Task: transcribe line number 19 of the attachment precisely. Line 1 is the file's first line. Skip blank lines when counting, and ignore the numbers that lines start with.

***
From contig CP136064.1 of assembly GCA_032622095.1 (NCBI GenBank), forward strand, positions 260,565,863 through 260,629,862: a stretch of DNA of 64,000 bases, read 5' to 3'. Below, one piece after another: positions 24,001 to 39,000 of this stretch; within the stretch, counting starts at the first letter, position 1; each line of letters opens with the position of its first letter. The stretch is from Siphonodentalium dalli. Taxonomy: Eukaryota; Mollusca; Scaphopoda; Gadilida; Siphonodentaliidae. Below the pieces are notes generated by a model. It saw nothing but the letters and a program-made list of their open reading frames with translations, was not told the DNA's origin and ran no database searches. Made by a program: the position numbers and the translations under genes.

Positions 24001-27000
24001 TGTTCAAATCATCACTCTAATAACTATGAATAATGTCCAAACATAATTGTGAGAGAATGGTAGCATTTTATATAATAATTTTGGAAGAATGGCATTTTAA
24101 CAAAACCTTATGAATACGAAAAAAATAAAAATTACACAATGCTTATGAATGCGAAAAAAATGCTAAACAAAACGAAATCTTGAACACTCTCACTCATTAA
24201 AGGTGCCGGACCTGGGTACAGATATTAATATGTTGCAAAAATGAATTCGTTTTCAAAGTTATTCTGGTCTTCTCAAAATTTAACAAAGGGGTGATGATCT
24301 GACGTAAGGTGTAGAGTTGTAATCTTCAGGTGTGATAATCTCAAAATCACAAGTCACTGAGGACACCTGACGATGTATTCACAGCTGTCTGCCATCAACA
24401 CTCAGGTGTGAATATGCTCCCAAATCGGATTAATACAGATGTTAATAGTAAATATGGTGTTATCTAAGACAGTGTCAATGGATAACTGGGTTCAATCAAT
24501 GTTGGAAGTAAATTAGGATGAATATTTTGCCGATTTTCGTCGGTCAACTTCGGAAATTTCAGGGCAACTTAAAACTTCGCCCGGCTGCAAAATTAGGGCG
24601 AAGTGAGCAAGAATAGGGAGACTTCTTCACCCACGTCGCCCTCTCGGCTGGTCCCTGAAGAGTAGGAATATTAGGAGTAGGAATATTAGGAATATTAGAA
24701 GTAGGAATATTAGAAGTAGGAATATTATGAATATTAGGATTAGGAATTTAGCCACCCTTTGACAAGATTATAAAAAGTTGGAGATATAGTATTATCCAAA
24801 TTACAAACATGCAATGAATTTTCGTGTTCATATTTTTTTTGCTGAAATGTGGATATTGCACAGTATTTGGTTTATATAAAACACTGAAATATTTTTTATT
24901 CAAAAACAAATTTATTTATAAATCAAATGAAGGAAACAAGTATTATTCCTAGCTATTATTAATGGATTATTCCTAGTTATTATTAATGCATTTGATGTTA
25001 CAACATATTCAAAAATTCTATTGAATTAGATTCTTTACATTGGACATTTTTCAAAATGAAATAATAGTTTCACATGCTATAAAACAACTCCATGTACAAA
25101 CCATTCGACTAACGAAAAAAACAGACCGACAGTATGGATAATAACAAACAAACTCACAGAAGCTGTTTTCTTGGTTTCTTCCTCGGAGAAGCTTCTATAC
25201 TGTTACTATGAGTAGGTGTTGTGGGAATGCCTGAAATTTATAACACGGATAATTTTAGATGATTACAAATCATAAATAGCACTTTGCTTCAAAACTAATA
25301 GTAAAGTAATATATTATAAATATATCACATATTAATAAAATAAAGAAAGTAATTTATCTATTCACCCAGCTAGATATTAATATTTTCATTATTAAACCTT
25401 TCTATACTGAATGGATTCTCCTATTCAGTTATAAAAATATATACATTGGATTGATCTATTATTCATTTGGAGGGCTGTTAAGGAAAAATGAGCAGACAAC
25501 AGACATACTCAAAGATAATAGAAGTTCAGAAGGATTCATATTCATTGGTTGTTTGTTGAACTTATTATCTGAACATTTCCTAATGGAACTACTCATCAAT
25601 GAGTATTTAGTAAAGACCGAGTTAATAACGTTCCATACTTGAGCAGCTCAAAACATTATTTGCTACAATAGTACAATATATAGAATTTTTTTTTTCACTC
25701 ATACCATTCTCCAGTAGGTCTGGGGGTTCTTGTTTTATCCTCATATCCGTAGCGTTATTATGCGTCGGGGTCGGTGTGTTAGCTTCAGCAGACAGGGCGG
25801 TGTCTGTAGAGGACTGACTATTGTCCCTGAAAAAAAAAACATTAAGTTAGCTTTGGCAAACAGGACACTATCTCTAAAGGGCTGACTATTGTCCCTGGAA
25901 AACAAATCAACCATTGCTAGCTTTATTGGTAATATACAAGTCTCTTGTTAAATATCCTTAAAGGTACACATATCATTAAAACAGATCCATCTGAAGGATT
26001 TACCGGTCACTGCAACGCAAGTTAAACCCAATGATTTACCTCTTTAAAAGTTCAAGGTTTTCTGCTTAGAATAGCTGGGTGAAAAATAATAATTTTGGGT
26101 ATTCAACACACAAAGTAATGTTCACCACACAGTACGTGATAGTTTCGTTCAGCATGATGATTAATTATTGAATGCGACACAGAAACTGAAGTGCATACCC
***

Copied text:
25601 GAGTATTTAGTAAAGACCGAGTTAATAACGTTCCATACTTGAGCAGCTCAAAACATTATTTGCTACAATAGTACAATATATAGAATTTTTTTTTTCACTC